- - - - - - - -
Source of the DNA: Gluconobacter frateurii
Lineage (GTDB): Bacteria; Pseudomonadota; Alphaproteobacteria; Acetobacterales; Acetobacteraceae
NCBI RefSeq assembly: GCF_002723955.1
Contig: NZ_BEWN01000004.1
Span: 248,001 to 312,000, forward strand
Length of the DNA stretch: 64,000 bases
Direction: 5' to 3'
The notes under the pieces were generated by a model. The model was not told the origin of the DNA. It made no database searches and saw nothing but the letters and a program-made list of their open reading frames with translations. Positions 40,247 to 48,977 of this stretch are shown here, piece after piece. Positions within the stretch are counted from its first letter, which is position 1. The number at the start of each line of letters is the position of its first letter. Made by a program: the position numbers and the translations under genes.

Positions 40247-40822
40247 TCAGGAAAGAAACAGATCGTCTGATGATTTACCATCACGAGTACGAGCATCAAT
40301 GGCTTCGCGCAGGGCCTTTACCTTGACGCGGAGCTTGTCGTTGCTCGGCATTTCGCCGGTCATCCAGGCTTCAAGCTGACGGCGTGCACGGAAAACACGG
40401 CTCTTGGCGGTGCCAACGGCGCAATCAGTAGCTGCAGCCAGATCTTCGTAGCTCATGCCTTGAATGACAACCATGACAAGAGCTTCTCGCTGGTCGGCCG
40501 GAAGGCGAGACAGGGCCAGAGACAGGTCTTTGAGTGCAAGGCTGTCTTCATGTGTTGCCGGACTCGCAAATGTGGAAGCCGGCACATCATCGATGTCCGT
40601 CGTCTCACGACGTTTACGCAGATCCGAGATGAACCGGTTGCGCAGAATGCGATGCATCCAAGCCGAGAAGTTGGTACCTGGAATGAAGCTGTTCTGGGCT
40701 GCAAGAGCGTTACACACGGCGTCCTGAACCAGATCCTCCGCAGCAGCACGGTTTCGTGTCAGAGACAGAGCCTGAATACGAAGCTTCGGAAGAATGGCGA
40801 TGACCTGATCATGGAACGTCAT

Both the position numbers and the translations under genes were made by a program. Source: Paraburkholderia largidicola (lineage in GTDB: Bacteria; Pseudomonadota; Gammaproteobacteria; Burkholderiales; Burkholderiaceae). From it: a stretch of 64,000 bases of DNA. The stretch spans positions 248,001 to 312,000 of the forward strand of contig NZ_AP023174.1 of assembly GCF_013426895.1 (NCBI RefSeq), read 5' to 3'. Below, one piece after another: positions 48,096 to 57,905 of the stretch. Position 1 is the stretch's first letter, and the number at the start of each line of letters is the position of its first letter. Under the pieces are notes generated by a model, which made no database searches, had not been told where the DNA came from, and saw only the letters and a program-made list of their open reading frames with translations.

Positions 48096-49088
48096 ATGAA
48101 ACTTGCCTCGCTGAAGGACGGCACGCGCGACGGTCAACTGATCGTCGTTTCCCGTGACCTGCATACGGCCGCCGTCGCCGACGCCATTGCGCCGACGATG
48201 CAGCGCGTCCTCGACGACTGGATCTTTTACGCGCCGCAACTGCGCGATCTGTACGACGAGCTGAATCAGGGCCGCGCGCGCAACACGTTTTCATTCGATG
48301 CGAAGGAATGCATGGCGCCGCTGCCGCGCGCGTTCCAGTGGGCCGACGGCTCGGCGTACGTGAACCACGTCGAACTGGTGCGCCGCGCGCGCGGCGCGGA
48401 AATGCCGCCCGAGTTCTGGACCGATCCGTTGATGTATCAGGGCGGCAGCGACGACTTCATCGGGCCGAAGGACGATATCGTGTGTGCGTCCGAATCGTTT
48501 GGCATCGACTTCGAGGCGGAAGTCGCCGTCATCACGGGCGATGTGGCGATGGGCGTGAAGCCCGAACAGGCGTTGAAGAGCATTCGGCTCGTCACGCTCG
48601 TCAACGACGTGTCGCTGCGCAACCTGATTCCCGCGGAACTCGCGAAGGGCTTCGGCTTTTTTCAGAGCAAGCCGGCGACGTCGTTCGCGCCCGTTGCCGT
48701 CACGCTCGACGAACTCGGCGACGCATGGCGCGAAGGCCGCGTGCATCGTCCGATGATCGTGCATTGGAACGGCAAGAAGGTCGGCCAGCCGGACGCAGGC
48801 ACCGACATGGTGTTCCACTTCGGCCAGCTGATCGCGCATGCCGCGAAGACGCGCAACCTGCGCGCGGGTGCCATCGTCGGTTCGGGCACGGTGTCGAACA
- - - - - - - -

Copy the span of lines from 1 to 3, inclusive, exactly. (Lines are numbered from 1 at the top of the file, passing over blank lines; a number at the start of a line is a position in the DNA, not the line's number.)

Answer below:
Source of the DNA: Gluconobacter frateurii
Lineage (GTDB): Bacteria; Pseudomonadota; Alphaproteobacteria; Acetobacterales; Acetobacteraceae
NCBI RefSeq assembly: GCF_002723955.1